#6
Hmmmm

Usually a spoke will not unwind, rather, something may have broken possibly on the inside.... Take the wheel off the bike and shake it, if you hear something inside of there take off the rim strip by sticking a flathead screwdriver in where the valve stem from the tube enters the rim after you remove yout tire/tube. Place the screwdriver between the rim and the rimstrip horizontally and wedge it in about 1 inch and gently peel it of to the side and you should be able to reuse it. this is for a plastic type of rimstrip, for the cloth type just unroll it and reuse it no problem. If you need to use electrical tape two times around the wheel covering the holes and you will be fine. Good luck!
 

Sibreen

Maximum Pace
Jul 23, 2010
557
238
63
Hanno, Saitama
#7
I've taken the wheel off the bike, shaken, but no noise.
It seems like nothing has snapped or broken, simply bent and loosened..

By plucking the spokes as if the wheel were a harp, it is possible to tell which spokes are tighter and which looser (does anybody else do this?). I'm tightening this spoke up to the same tautness as the loosest of the non-affected spokes.
Ok, time to put the tire back on and see how she goes!

Just out of curiosity, if one spoke fails completely on a 24 spoke wheel, am I correct in assuming I won't die? :angel:
 
Dec 31, 2009
906
87
48
Matsumoto
#8
No

You wont die!
Look between where the brake pad touches the rim and spin the wheel. When the rim is close to the pad tighten the spoke that pulls it in the direction you want it to go. Even tension is nice, but dont go tightening things unless need be. The idea is the wheel should be perfectly centered in between your fork. Your brake should be evenly centered as well but for me to teach you that I need to know your what style and brand of brakes you habe. I think your best bet is to take Bromie up on his offer for beer and I bet he could teach you to fish;)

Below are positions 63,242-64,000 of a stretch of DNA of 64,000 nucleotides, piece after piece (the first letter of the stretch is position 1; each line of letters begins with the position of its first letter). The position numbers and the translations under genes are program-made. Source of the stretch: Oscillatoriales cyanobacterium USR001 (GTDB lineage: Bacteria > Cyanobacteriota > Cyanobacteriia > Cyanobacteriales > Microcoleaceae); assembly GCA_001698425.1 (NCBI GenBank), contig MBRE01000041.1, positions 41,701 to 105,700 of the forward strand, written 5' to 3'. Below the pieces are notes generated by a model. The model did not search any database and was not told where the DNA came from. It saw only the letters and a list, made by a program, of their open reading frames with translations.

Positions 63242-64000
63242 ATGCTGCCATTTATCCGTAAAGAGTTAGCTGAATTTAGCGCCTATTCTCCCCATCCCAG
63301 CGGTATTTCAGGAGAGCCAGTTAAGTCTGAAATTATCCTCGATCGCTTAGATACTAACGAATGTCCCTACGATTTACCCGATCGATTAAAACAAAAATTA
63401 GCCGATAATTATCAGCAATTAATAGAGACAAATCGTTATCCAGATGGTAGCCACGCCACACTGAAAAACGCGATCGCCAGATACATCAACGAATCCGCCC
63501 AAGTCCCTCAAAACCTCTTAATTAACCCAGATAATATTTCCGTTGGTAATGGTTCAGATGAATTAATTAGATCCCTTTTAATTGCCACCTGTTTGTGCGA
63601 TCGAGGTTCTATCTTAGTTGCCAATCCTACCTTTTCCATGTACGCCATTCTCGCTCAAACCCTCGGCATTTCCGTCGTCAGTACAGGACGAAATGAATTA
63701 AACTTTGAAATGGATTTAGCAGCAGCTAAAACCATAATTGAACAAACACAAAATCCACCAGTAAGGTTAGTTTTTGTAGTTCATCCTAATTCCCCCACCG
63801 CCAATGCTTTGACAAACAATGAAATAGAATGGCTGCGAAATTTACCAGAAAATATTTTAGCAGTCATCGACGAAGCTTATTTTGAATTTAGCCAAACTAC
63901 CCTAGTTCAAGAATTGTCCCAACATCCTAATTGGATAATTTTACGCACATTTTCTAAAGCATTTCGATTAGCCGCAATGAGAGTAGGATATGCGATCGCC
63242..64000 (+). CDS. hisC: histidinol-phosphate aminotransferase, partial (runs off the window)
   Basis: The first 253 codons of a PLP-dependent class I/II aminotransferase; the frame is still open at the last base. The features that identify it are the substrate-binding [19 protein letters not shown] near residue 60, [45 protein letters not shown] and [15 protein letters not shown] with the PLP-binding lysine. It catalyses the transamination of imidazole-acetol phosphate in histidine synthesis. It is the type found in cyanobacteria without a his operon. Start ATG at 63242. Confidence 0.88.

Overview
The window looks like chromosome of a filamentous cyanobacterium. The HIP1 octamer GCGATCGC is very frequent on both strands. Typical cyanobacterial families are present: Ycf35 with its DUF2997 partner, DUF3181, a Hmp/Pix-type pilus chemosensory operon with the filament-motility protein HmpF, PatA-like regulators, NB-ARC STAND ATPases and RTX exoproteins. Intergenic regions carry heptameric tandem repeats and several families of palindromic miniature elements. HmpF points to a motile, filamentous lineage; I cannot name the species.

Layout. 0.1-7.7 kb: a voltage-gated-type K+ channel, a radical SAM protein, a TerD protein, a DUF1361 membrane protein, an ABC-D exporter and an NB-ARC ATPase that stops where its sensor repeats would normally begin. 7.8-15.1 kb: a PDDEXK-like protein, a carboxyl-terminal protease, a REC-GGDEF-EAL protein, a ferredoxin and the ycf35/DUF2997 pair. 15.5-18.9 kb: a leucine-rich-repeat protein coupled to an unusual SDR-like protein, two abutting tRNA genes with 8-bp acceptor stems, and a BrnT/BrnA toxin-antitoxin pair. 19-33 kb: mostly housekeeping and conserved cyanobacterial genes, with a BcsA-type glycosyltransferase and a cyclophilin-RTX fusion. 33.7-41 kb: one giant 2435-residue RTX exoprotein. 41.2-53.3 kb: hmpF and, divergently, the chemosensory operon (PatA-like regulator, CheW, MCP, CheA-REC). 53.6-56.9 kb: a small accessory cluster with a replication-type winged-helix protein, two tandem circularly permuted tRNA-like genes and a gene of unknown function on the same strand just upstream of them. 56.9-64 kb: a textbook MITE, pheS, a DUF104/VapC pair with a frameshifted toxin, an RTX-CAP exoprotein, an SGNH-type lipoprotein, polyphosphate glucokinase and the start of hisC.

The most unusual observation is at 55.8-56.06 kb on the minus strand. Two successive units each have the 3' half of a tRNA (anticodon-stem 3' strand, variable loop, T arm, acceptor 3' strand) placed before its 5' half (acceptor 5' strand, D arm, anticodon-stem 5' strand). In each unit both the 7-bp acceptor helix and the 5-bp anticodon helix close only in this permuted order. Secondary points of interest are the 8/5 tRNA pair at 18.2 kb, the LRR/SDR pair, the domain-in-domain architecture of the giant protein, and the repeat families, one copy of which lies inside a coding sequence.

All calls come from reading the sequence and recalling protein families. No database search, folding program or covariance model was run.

andywood

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Apr 8, 2008
1,518
1,195
133
Niigata
#11
I used to have lots of problems with broken spokes.

These days I have my training wheels strengthened by having the spokes bound together with wire at the point where they cross. It makes the wheels a little hard but broken spokes are much rarer these days....

The rims are ceramic too. A weight weenie I aint!

Andy

www.jyonnobitime.com/time
 

jdd

Maximum Pace
Hardest Crash
Jul 26, 2008
2,498
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133
Kanazawa
#12
I used to have lots of problems with broken spokes.

These days I have my training wheels strengthened by having the spokes bound together with wire at the point where they cross.
...
That takes me back to the mid-70s! I had a Peugeot PY10, high flange hubs that came stock with tied spokes. (simplex/stronglight, full 531, french thread, etc) Bought in Paris in '76, thought I was going to Spain on it, ended up over near Angers with some serious hand numbness. Trained it back to Paris, then back to Seoul (former Peace Corps, and I had escorted some adoptees to Europe), then later to the US and a uni stint (Champaign-Urbana). Nobody there knew what clinchers were, I had to mail order them.